Or so say Anne Case and Christina Paxson, in the latest Journal of Political Economy:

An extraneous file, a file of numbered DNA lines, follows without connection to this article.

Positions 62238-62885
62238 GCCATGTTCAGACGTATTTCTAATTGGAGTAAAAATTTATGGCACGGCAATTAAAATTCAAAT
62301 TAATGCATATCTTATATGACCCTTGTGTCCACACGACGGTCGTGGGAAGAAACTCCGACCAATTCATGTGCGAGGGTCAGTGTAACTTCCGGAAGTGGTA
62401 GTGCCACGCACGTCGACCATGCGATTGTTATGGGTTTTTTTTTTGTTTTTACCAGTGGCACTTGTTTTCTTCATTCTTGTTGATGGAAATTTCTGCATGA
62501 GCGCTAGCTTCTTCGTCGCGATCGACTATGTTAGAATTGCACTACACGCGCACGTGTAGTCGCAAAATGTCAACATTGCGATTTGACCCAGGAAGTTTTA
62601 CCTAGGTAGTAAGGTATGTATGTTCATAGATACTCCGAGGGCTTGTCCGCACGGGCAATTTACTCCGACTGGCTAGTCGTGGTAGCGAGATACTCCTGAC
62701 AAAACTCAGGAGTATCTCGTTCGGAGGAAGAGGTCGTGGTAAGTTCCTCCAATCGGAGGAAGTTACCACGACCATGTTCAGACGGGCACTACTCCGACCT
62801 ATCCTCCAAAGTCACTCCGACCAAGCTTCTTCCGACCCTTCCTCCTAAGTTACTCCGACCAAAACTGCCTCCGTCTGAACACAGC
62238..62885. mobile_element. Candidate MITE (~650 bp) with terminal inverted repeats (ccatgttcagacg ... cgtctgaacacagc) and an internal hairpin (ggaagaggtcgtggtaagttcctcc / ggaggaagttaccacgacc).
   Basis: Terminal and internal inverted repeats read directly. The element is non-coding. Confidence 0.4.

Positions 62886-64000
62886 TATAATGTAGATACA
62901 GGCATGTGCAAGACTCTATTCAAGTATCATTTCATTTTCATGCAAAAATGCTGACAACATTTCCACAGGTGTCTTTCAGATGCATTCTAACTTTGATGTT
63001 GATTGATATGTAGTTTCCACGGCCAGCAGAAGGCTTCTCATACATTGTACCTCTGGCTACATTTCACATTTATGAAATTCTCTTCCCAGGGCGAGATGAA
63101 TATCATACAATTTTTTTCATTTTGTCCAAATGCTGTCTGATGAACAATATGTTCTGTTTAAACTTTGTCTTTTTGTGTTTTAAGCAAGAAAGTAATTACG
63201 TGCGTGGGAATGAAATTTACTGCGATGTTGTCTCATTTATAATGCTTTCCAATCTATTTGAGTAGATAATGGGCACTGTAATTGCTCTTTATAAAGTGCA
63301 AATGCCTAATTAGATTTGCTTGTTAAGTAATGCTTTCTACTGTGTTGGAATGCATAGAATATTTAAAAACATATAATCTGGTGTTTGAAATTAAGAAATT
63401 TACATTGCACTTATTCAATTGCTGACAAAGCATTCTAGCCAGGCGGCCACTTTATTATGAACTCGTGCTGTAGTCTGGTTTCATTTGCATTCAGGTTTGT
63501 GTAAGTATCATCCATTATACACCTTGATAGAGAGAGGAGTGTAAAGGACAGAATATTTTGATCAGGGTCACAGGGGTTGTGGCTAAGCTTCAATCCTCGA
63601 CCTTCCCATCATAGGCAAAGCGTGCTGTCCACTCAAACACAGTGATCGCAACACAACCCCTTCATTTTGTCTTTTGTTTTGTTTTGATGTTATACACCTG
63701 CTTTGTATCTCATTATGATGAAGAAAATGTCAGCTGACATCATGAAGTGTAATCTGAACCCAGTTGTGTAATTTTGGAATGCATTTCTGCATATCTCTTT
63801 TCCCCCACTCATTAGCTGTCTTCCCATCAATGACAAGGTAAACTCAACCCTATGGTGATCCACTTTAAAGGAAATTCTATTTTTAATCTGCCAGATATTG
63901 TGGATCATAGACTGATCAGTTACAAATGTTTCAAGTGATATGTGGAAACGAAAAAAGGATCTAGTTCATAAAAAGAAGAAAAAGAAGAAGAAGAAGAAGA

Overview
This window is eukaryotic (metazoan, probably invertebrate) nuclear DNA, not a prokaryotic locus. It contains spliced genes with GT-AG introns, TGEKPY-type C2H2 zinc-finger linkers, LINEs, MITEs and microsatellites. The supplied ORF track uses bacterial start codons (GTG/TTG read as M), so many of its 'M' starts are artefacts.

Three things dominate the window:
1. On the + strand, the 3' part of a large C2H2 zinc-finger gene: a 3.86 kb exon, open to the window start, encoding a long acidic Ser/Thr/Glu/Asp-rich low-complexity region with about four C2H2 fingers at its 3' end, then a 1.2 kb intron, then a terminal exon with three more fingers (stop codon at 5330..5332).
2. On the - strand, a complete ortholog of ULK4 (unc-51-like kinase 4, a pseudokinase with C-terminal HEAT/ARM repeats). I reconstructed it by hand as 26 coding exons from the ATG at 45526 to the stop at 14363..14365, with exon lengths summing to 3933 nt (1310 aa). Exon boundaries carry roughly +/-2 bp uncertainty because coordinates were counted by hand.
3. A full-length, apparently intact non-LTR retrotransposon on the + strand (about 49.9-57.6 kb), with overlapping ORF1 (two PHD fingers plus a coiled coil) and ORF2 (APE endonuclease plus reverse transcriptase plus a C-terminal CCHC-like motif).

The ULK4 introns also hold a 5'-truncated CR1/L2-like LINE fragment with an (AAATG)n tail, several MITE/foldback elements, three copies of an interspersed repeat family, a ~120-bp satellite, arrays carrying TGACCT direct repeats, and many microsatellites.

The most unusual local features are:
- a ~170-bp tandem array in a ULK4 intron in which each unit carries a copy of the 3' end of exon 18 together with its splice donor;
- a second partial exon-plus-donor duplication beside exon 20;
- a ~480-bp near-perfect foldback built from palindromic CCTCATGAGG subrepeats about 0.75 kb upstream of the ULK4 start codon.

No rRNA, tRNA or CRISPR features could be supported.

The well-known association between height and earnings is often thought to reflect factors such as self-esteem, social dominance, and discrimination. We offer a simpler explanation: height is positively associated with cognitive ability, which is rewarded in the labor market. Using data from the United States and the United Kingdom, we show that taller children have higher average cognitive test scores and that these test scores explain a large portion of the height premium in earnings. Children who have higher test scores also experience earlier adolescent growth spurts, so that height in adolescence serves as a marker of cognitive ability.It has to be a bit demoralizing for someone like Robert Reich, who is 4-foot-10 1/2, to be flipping through the latest JPE, and read that "height is positively associated with cognitive ability." While it certainly doesn't reflect on Reich's cognitive ability (I disagree with him sometimes, but he's clearly quite intelligent), it can't bode well for his kids.